Union High School - Aurora Yearbook (Grand Rapids, MI)
- Class of 1949
Page 1 of 102
Pages 6 - 7
Pages 10 - 11
Pages 14 - 15
Pages 8 - 9
Pages 12 - 13
Pages 16 - 17
Text from Pages 1 - 102 of the 1949 volume:
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Calling all cars! Calling all cars! -A if "
Be on the lookout for Paul Bunyanvwhofiisb out
celebrating his one hundreth birthday.anniifei,Saf'y.
He is wanted at Union High School at oancel
Be very careful. This man is known to be heavily
armed with many tall, tall tales to get you OE guard.
That is all!
But Unionites Spin Even Taller Cnes
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Bunyan vs 'Union
Paul Bunyan you have receix ed your court suin
inons and now is the time for the trial T he readers
of this annual wx ho are the jury are to inake an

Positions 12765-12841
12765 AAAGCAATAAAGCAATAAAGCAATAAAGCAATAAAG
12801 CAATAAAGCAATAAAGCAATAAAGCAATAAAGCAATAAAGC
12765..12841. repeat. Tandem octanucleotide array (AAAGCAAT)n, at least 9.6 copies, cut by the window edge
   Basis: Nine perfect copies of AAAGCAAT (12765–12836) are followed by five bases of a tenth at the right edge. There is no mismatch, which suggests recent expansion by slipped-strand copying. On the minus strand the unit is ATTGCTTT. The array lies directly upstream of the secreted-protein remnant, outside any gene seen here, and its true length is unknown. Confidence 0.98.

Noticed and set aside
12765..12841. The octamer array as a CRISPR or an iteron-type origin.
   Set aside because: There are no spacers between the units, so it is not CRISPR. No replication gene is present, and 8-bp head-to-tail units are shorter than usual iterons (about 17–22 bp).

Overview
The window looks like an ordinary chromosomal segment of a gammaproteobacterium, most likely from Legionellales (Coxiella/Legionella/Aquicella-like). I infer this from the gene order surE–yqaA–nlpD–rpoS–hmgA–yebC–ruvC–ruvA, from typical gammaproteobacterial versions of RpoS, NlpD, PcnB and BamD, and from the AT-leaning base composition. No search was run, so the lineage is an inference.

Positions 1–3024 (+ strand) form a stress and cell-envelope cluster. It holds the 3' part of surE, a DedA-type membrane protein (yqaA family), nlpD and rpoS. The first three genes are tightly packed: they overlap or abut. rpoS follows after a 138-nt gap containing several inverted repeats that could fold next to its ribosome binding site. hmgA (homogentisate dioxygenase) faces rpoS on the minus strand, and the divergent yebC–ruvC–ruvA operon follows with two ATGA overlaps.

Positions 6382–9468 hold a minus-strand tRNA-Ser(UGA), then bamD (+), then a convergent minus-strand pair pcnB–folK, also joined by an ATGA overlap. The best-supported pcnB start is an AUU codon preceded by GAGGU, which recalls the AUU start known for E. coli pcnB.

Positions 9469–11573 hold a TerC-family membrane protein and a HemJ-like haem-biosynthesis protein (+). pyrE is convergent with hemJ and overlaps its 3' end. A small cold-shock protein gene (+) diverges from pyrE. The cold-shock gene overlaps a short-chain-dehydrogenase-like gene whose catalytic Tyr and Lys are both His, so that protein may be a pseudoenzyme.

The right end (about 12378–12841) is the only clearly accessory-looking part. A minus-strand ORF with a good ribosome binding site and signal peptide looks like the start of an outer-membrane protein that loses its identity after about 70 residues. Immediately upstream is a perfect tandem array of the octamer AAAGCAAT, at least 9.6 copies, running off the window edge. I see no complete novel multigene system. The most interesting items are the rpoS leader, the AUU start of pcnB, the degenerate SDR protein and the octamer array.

Who has done the Greatest deeds? Is it towering
Paul Bunyan or is it the Union students in their
record of the amazing year of 49!
Read on and decide for yourself!
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This is the tale
for that needed
Preparing for the
Big Event, seniors
The "Big Six" plan
big things for
Clubs are a big
part of the
look ahead to
Muscles to match
Paul Bunyan's are in
The student's straight seam,
well-bound button-hole, or trim
Easter suit is a tribute to her
teaching skill. Hcr high stand-
ards of grooming, good manners,
and well-chosen clothes are les-
sons in themselves for the "Fu-
ture Homemakers of America."
This is our Miss Traut!
Miss Maude Traut, in thirty-
five years of teaching at Union
High School, has earned all the
praise that can be given her.
This clothing instructor has laid
the pattern for the future of
many a little lady Unionite. To
her, for her devoted service, we
dedicate the Aurora of 1949.
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E, SCHOOL LIFE
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.lust see what we have done for fun this past year.
Football games, dances, hall confabs, school plays, and
"The FroIlies!" Need we say more?
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With Fun At Morn The Day is Born